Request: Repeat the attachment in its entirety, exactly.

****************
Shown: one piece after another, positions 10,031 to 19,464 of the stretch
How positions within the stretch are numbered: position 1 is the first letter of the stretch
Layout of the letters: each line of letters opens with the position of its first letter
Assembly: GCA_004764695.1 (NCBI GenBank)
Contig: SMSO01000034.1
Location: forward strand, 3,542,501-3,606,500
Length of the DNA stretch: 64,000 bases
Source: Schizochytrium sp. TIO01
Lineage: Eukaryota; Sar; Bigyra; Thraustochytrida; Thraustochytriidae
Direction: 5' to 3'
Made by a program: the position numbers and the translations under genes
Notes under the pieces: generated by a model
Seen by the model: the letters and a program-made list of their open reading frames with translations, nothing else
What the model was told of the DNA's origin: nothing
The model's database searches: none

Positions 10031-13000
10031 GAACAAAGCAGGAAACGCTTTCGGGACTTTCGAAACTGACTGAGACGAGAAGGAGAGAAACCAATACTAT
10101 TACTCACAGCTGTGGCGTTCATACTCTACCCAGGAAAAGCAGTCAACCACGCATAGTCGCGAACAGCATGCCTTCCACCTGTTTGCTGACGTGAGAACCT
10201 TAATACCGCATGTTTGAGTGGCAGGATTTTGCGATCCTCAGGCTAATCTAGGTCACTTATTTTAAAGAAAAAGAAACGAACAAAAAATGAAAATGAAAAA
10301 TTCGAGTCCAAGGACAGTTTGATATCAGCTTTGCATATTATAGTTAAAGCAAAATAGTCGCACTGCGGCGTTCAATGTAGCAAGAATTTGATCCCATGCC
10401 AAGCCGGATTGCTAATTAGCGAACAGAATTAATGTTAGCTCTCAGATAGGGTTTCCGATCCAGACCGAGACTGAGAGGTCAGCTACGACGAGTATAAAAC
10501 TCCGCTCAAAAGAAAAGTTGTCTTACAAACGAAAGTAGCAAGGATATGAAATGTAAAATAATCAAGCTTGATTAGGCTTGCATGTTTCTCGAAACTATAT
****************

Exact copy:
Shown: one piece after another, positions 10,031 to 19,464 of the stretch
How positions within the stretch are numbered: position 1 is the first letter of the stretch
Layout of the letters: each line of letters opens with the position of its first letter
Assembly: GCA_004764695.1 (NCBI GenBank)
Contig: SMSO01000034.1
Location: forward strand, 3,542,501-3,606,500
Length of the DNA stretch: 64,000 bases
Source: Schizochytrium sp. TIO01
Lineage: Eukaryota; Sar; Bigyra; Thraustochytrida; Thraustochytriidae
Direction: 5' to 3'
Made by a program: the position numbers and the translations under genes
Notes under the pieces: generated by a model
Seen by the model: the letters and a program-made list of their open reading frames with translations, nothing else
What the model was told of the DNA's origin: nothing
The model's database searches: none

Positions 10031-13000
10031 GAACAAAGCAGGAAACGCTTTCGGGACTTTCGAAACTGACTGAGACGAGAAGGAGAGAAACCAATACTAT
10101 TACTCACAGCTGTGGCGTTCATACTCTACCCAGGAAAAGCAGTCAACCACGCATAGTCGCGAACAGCATGCCTTCCACCTGTTTGCTGACGTGAGAACCT
10201 TAATACCGCATGTTTGAGTGGCAGGATTTTGCGATCCTCAGGCTAATCTAGGTCACTTATTTTAAAGAAAAAGAAACGAACAAAAAATGAAAATGAAAAA
10301 TTCGAGTCCAAGGACAGTTTGATATCAGCTTTGCATATTATAGTTAAAGCAAAATAGTCGCACTGCGGCGTTCAATGTAGCAAGAATTTGATCCCATGCC
10401 AAGCCGGATTGCTAATTAGCGAACAGAATTAATGTTAGCTCTCAGATAGGGTTTCCGATCCAGACCGAGACTGAGAGGTCAGCTACGACGAGTATAAAAC
10501 TCCGCTCAAAAGAAAAGTTGTCTTACAAACGAAAGTAGCAAGGATATGAAATGTAAAATAATCAAGCTTGATTAGGCTTGCATGTTTCTCGAAACTATAT